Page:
One of the commonest complaints about Fight Club author Chuck Palahniuk is his formulaic writing style, which relies on prose interspersed with random, preferably gruesome factoids. The trivia is gone in Tell-All, but he’s found a far more obnoxious means of padding his text. In what he calls a Tourette’s syndrome of name-dropping, the book is packed with names in bold font, many of which are so obscure that modern readers won’t get the references without research.

The plot is essentially a retelling of Sunset Boulevard narrated by Hazie Coogan, a domestic servant who takes credit for launching Hollywood sensation Katherine Kenton to stardom. The story follows Coogan’s efforts to protect Kenton as she falls for a much younger man, who seems to be after more than the love of an aging star.


Palahniuk’s story lacks the gruesome dread that made Sunset Boulevard a film classic. His writing is over the top, and his descriptions of dog shit and dead spiders try to substitute shock for legitimate scene-setting. It’s impossible to sympathize with any of the characters; Coogan in particular comes across as a weak imitation of Tender Branson, narrator of Palahniuk’s Survivor. The attempts at humor also fall short. One terrible running gag involves Kenton translating foreign phrases into other foreign languages. Actions are often explained through meaningless quotes such as “what Walter Winchell means by the term ‘toast masturbating.’ Or ‘laud mouthing,’ to Hedda Hopper. According to Louella Parsons, ‘implying gilt.’”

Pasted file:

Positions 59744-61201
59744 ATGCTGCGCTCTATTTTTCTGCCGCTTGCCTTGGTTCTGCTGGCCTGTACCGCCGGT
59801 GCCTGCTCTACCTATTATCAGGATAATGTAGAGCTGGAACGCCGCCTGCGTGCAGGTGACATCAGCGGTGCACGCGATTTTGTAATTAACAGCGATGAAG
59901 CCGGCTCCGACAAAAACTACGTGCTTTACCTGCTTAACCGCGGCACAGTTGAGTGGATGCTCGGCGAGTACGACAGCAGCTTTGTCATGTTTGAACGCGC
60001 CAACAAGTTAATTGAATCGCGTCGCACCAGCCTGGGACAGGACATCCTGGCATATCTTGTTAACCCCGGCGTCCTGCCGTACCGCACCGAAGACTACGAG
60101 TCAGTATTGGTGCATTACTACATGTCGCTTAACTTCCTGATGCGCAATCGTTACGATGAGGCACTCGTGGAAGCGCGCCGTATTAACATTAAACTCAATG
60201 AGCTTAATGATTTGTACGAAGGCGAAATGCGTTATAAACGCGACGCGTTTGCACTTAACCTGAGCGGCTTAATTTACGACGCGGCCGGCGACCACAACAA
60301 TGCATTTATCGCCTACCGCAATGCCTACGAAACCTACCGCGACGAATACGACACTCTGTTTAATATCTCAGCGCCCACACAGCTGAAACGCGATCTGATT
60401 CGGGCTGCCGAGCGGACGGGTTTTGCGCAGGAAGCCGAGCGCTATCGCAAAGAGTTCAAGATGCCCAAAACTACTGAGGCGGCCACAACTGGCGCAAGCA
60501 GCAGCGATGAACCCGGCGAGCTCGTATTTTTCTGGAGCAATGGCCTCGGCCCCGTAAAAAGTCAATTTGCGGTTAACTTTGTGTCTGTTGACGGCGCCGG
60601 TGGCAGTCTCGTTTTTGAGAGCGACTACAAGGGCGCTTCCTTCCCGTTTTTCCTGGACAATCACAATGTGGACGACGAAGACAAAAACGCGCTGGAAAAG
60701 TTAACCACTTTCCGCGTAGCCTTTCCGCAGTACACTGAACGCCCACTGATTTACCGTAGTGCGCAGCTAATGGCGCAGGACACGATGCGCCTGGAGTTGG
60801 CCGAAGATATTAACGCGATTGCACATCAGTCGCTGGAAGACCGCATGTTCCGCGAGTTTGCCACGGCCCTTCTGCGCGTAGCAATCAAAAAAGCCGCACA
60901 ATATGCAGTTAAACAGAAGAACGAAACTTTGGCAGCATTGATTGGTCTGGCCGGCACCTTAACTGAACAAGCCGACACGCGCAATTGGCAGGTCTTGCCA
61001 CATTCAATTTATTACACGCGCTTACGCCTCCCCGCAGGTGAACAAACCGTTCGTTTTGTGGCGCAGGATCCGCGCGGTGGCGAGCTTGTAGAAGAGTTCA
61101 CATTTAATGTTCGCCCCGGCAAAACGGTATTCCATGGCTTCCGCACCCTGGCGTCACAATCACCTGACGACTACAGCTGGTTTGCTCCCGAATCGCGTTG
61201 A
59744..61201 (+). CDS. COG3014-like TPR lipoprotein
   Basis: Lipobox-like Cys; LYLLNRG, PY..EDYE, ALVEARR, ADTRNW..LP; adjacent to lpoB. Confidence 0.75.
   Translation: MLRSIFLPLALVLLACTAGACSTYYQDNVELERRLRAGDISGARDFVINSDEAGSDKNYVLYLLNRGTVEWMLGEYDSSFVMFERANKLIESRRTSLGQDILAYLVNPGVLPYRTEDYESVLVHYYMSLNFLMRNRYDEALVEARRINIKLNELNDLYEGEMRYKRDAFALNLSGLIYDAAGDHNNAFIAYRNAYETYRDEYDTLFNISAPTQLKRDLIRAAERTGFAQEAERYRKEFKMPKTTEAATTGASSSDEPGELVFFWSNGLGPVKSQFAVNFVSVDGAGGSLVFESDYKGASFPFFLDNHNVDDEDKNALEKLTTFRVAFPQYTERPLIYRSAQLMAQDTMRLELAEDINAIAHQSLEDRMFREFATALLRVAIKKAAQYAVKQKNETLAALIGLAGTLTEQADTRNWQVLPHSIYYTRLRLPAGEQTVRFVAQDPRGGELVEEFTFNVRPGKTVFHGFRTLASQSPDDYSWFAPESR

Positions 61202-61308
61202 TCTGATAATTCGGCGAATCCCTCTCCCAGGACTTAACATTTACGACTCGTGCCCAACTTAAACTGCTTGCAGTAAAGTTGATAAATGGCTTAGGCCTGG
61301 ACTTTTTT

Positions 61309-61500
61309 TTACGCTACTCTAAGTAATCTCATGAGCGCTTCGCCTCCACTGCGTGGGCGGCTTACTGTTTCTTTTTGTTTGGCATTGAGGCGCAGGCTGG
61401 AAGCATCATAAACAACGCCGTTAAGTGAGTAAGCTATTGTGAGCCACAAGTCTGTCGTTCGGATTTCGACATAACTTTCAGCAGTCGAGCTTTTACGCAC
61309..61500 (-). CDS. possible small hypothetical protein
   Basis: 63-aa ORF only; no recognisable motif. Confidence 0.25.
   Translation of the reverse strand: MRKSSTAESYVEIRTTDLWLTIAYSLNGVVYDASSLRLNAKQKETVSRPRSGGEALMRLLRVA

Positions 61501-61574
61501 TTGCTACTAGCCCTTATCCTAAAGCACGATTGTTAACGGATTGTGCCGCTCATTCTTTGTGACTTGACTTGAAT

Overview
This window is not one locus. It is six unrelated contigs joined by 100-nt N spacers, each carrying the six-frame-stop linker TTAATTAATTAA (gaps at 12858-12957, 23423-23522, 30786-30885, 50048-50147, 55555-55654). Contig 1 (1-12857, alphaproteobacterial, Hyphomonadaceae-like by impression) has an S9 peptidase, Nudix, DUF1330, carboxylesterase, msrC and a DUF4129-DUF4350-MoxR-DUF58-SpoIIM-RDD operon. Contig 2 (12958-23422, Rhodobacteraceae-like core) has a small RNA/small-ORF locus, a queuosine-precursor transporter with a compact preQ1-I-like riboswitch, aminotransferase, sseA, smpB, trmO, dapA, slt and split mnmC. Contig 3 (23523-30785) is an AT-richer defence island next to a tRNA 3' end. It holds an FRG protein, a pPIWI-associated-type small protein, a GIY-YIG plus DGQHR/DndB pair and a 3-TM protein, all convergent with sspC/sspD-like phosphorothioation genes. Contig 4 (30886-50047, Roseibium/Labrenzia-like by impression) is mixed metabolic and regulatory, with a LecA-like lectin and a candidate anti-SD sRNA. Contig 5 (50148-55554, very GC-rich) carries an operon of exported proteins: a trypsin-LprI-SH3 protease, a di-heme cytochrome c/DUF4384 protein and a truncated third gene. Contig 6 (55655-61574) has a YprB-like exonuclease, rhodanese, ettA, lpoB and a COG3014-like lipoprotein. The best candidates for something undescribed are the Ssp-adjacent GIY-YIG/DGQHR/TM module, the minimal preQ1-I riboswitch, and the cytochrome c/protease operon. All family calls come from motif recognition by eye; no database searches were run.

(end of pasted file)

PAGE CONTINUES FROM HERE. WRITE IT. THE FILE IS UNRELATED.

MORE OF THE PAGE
While the obligatory plot twist makes many of the earlier pieces of the puzzle fall into place nicely, other events suddenly make no sense at all. That same confusion shows in the timeline-baffling name-dropping. Kenton asks why “that brilliant Dr. Josef Mengele in Munich” hasn’t come up with a cure for her old-lady hands; less than six months later, she receives a script about the assassination of John F. Kennedy.


Tell-All has its moments. A section on how lifetime-achievement awards are just prizes for not dying is well done, and there’s a ring of truth to Kenton’s feeling that a baby is the best fashion accessory for a woman trying to hide her age. One of the best scenes features Kenton auditioning an endless stream of orphans to pose with. There’s a solid short story buried in Tell-All’s 179 pages, but the novel is so filled with dross that it isn’t worth slogging through.